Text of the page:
This winter, even if Liz won’t be walking down mountains, she’ll still be climbing and riding them. That’s inevitable. Her upcoming season involves a few early season objectives in Washington and BC, followed by her AAI clinics, and then she’s off to Chamonix — a place where a long list of lines to ride has begun to accumulate.

Liz Daley on the Cosmique Arete in Chamonix Photo by Davide De MasiClimbing the Cosmique Arete in Chamonix. Photo by Davide De Masi.

“There are a couple big lines I've had my eyes on for years, but they haven't been in,” she explains. “In Cham, you don't ride something if it's not in, so I'm waiting until conditions are right. I've also yet to summit Mont Blanc.” 

Regardless of her job or whether you’ve heard of her or not, Liz will be out ripping around in the mountains of the world. Not a few times a week or a handful a month. This girl is out there all the time. And her skills are transcending those of other women in her discipline because of her intrinsic motivation to go out everyday.

For Liz, being in the mountains isn’t a job or hobby; it’s a daily affair. 

Liz Daley snowboards the Easton Glacier in Washington Photo by Davide De MasiSome spring shredding on the Easton Glacier in Washingotn. Photo by Davide De Masi.

Play
READ THE STORY
The Sierra Nevada Got 4-11 FEET from Megastorm
Up Next Ski

The Sierra Nevada Got 4-11 FEET from Megastorm

The Sierra Nevada Got 4-11 FEET from Megastorm

It’s Snowmageddon in California. Following the state's recent four day megastorm, resorts across the state are reporting between 4-11 FEET of fresh pow. The storm was extra gracious to the Eastern Sierra, which dumped over 130 inches of new snow at Mammoth Mountain and June Mountain. But that's not saying that things up North are shabby—it’s quite the opposite. Both North and South Lake Tahoe resorts scored big time with about 50-90 inches of snowfall. Here’s the official breakdown of what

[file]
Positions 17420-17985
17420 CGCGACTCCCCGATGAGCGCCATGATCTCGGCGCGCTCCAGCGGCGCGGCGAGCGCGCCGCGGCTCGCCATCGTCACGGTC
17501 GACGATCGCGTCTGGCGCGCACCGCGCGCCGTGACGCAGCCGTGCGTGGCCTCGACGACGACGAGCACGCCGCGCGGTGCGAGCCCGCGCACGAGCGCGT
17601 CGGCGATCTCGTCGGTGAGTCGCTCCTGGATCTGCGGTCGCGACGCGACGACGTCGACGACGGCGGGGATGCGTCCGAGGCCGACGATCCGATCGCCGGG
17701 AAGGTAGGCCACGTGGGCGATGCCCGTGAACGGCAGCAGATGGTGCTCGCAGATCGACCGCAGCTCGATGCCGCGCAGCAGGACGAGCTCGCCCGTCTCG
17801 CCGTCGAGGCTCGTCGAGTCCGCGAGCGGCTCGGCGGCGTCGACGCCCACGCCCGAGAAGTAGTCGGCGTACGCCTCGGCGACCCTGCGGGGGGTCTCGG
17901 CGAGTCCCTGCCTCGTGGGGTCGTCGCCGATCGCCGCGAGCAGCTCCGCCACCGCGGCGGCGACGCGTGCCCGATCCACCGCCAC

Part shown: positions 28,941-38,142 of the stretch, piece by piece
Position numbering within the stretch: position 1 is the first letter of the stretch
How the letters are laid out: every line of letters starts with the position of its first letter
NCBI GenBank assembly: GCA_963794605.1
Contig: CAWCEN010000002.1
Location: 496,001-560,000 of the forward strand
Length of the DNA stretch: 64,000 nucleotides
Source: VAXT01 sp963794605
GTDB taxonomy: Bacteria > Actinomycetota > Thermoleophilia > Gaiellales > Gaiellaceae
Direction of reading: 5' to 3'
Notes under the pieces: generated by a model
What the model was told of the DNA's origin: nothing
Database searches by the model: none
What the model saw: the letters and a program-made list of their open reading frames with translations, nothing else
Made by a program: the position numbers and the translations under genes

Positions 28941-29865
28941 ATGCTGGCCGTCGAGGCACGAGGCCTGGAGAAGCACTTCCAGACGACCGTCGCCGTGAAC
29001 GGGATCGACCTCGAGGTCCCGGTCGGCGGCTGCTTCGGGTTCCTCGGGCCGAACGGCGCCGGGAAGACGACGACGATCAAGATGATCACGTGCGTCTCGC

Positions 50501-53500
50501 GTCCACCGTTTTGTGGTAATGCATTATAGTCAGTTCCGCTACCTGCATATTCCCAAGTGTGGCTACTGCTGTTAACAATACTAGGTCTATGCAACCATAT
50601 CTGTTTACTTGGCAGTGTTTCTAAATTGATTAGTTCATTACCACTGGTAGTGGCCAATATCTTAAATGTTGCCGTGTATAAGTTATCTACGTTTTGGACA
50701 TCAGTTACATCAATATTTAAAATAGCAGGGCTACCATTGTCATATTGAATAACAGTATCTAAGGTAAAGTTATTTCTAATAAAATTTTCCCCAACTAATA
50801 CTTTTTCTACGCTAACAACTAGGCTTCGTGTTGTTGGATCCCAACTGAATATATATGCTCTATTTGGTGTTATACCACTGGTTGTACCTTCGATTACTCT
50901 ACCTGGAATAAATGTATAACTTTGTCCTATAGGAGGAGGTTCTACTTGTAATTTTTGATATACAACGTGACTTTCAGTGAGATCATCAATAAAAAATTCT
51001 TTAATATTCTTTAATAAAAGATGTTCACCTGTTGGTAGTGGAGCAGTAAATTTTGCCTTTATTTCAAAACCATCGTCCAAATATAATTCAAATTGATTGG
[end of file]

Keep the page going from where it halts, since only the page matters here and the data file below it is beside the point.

Play
READ THE STORY
Travis Rice’s Insane POV from Kings and Queens of Corbet’s
Up Next Snowboard

Travis Rice’s Insane POV from Kings and Queens of Corbet’s

Travis Rice’s Insane POV from Kings and Queens of Corbet’s

Of course, Travis Rice was going to put on a show at Kings and Queens of Corbet’s—Jackson Hole Mountain Resort is his backyard after all. Launching into the infamous couloir, Rice went HUGE by not only airing Corbet’s but also the subsequent kickers at the bottom. All in all, it was an absolute dream ride. If you’ve ever wondered what it’d be like to go full send into Corbet’s, here’s your chance. Rice just dropped the POV from his first run and it’s insane. RELATED: Watch the 2019 Kings

Play
READ THE STORY
Kings and Queens of Corbet’s Start List
Up Next Ski

Kings and Queens of Corbet’s Start List

Kings and Queens of Corbet’s Start List

There likely isn’t a more recognizable ski run in North America than Jackson Hole Mountain Resort’s infamous Corbet’s Couloir. What better place than to hold a unique big mountain freeride competition than here? Enter Kings and Queens of Corbet’s, now going into its sophomore year with a stacked line up of both big names like Travis Rice and up-and-comers. The weather window for the competition opens up this Sunday February 10th.  RELATED: Kings and Queens of Corbet's 2018 Highlights Who you